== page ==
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Liam Fox must know PM’s Brexit deal puts him out of a job

by David Hannay | 30.11.2018

David Hannay is a member of the House of Lords and former UK ambassador to the EU and UN.

It is always a bit sobering when revolutions begin to devour their children, as they have a tendency to do. But that was what Liam Fox was compelled to do on the Today programme this morning as he explained why he was sticking with the prime minister’s Brexit deal – even though it left him with little to do for the foreseeable future except clock up air miles.

Back in the distant past, immediately after the 2016 referendum, Fox was assuring anyone who was willing to listen that he would have already negotiated trade agreements with non-EU “third countries” by now. It was all quite easy, he claimed.

Well, the score of new trade agreements negotiated to date is zero. And even the task of rolling over all the EU’s current trade agreements so that UK exporters will continue to benefit from them, as they do now, if we cease to be an EU member in March 2019, is way behind schedule. Not surprisingly, perhaps, Fox sent one of his junior ministers along to Parliament to admit that his department was falling short of fulfilling even the simplest of its tasks.

Much is being made by the government of the fact that the prime minister’s deal permits the UK to negotiate and ratify new trade agreements with third countries during the transitional period. Although we won’t be able to bring them into force so long as we remain in a customs union with the EU. How long will that be? Nobody knows. But, if the transitional period is prolonged in 2020 or if the backstop kicks in, the answer is a long time.

Moreover the first question any third country will ask of Liam Fox when he turns up on their doorstep hoping to negotiate a deal will be: “And what are the provisions of your new long-term trade relationship with the EU?” There is not going to be an answer to that question for some time either. So the trade secretary is likely to be sent away to cool his heels.

How about trying to negotiate trade deals on services? These make up 80% of our economy and a substantial portion of our exports, and won’t be caught in the customs union trap. It’s a good idea in principle. But we run a surplus on our trade in services with most third countries, including the US, so we will be very much the demandeurs. What’s more, we will have nothing to offer on trade in goods which is what those third countries will be looking for (you know, chlorinated chicken or low-cost beef and lamb) because all that trade will be firmly held in the customs union trap of May’s deal.

All this would matter less if it was not for the fact that the right to negotiate our own trade deals was a jewel in the crown of the Leave campaign and continues, rather unconvincingly, to figure prominently in the sales pitch for the prime minister’s deal. In reality we are currently benefiting from the expansion of the EU’s trade agreements with third countries: in South Korea, where our exports have bounded ahead following the entry into force of the EU/Korea deal; agreement and with Japan, concluded but yet to enter into force; and deals with Australia, New Zealand and perhaps Mercosur still in the pipeline. Why throw all that away and start over again, you might well ask?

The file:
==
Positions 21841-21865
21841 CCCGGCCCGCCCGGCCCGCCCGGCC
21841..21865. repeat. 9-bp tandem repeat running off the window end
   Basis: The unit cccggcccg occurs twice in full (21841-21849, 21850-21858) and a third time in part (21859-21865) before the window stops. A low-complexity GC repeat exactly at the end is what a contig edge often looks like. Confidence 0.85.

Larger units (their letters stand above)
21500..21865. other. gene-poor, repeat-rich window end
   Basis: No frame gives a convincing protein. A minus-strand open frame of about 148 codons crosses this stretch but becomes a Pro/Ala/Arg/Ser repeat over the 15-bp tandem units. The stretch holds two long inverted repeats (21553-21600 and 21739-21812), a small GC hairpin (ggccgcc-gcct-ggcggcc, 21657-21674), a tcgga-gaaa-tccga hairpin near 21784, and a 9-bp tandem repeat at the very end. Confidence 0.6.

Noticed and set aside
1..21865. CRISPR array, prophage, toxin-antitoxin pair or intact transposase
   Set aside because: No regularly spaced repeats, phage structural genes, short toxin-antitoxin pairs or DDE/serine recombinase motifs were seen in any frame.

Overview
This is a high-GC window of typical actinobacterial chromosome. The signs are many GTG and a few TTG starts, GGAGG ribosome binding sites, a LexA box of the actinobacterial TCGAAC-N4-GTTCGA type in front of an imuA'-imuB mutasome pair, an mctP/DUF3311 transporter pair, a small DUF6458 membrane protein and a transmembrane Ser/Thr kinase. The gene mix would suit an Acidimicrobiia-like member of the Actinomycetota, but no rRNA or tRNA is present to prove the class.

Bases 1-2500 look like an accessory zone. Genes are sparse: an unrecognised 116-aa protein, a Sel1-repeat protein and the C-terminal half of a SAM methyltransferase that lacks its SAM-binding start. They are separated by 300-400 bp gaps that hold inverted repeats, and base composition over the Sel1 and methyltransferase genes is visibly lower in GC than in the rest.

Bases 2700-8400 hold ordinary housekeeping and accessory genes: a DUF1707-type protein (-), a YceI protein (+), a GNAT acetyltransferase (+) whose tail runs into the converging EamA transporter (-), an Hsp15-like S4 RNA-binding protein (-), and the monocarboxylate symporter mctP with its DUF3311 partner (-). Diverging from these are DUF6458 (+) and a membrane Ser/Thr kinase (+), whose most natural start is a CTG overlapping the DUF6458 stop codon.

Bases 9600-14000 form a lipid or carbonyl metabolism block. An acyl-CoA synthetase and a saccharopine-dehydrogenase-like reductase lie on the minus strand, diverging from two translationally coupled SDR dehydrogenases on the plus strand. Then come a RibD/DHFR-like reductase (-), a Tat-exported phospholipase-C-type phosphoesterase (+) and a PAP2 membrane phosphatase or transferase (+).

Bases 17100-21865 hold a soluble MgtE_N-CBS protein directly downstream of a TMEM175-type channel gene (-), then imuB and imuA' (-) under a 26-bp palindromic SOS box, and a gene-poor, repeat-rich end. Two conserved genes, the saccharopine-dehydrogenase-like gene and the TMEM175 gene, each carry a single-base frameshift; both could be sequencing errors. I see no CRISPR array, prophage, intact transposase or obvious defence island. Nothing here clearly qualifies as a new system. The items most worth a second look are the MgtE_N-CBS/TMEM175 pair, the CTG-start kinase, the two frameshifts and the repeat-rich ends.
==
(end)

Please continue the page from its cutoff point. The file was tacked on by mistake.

Altogether, it’s not much of a sales pitch. Even before Donald Trump dropped an icy shower on hopes for an UK/US trade agreement this week.

Edited by Luke Lythgoe

Tags: , , Categories: Economy

7 Responses to “Liam Fox must know PM’s Brexit deal puts him out of a job”

  • It is certainly high time this dubious character was put out of a job. He hasn’t achieved anything in his present “manufactured” position. If there had been any justice he should have been put before the Courts for Misconduct in a Public Office, for his shenanigans with Adam Werritty, which would have disqualified him from any public office.

  • You can see that Liam Fox’s portfolio stands to be drastically cut back either by May’s
    proposal and of course if we stayed in the EU. To be charitable to Brexiteers, his enhanced Trade Minister role would be a genuine, if rare, example of ‘taking back control’, except it would be a false control. Given the size and importance of the European market compared to the UK’s, why should Liam Fox be able to negotiate better terms? Its rather like expecting the corner shop to undercut the supermarkets.
    Neither does his judgement that the Brexit negotiation would be ‘the easiest in human history’, inspire alot of confidence in his ability for the tasks ahead.

    I

  • It was interesting to hear Fox emphasising the importance of the fact that 44% of our exports go to the EU – as though he had just woken up to that fact. I have heard from two separate sources within the Civil Service that Fox has come to think that Brexit is not such a good idea after all. If so, he should have the honesty and courage to say so.

  • Indeed. Perhaps he’s actually learnt something — that the job he supposed he could do in short order cannot in fact be done by anyone.

  • Honesty and courage? Although a multilingual Conference Interpreter with 40 years’ experience, I can’t honestly find the exact translation today when Tories are expounding their ideas. It’s not just ‘language change’, but ‘morality drift’.

  • He could apply to the NHS if his qualifications have not expired (was he really a doctor of medicine?). Or start up some sort of face lifting clinic or face saving clinic for his colleges or setup a snake oil distribution centre. His options are limited only by one’s imagination.